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How Toyota will destroy Ford, Chevy and Dodge
This Jacksonville Times-Union article pretty much spells out how Toyota has set up their operation in NASCAR to ensure that they will eventually destroy the Chevy, Ford and Dodge teams even though they don't have any of the top teams in the sport in their corner. The strength is in their centralization at TRD of all engine development and other R&D. Whereas NASCAR has traditionally been a team sport, with many teams building their own engines, Toyota has taken all of that under one roof at TRD to ensure quality and a focused effort on where their money is spent.

Toyota, through its racing division called Toyota Racing Development, has been racing in the U.S. for 25 years. TRD not only has won in every form of racing, it's also dominated with championships in IMSA sports cars, Indy Cars, Grand Am Sports Cars and the Craftsman Truck series. Nextel Cup is the last, and biggest, challenge.

The company will start with eight Camrys at Daytona and a pair of Busch Series cars. It came to the truck series three years ago and quickly asserted itself as the front-runner, going from four wins in 2004 to nine in 2005 to 12 and a championship a year ago. In 2006, the top six drivers in the point standings were in Toyotas.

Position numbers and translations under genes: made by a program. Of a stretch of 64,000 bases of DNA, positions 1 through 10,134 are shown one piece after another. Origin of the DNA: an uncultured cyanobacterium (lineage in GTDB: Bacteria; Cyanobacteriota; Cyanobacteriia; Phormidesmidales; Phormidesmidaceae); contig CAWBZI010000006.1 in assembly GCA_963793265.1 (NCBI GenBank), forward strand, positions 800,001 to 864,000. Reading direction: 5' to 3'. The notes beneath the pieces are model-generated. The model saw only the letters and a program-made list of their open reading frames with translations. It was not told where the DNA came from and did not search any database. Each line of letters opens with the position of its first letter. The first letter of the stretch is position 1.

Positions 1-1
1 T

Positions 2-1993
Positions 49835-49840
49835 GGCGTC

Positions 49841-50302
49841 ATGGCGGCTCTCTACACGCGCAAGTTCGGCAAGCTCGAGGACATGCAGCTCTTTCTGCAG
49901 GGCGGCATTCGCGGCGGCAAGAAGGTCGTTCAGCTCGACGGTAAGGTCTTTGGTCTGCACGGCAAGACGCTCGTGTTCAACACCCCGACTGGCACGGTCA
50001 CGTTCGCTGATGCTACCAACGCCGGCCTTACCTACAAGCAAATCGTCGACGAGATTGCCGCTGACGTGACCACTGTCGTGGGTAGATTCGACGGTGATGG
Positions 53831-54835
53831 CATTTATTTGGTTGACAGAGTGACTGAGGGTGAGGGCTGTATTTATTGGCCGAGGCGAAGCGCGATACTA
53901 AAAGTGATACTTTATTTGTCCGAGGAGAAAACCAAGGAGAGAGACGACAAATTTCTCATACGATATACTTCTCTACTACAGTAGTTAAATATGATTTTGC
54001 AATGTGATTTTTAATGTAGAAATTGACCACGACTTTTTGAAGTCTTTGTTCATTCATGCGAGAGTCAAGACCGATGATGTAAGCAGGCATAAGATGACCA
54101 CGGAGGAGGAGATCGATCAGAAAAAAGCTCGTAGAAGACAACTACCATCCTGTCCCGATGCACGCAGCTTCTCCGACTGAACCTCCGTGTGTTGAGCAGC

Chevrolet, Ford and Dodge used to pump a lot of money and engineering support into the truck series, but all three backed off once TRD changed the rules. Toyota teams all get their engines, trucks and technical support from TRD, turning competitors into teammates. By concentrating their money and research into one department, Toyota became a massive operation that could outspend any of the single teams.

Nextel Cup teams will be responsible for building their own cars, but TRD again will be a clearinghouse for engines and technical support. If Waltrip has a question, the answer probably will come from information provided by another Toyota team.

The U.S. car companies provide technical information learned by its engineers, but it rarely shares information learned by other teams. At General Motors, for example, Hendrick Motorsports, Joe Gibbs Racing, Dale Earnhardt Inc. and Ginn Racing each have separate engine shops and engineering staffs. They don't share their competitive secrets.

The Toyota teams don't have to worry about engines, and the engineering staffs compare notes.

"The reason I switched [from Dodge] is simple: TRD," said car owner Bill Davis. " It's a racing company. It's not a manufacturing company that has engineers that dabble in racing. It's a race-driven, 200-people company that races. That's what puts them above everybody else."

TRD has the rest of the sport running scared.

Toyota still is blamed for the downfall of the IMSA sports car series. Dan Gurney prepared two GT Prototypes in 1989, and by 1993 it was so dominant it chased away most of the competition. In 1993, Gurney's cars, which reportedly had a $38 million budget, won 17 consecutive races. It convinced other manufacturers to leave the sport.

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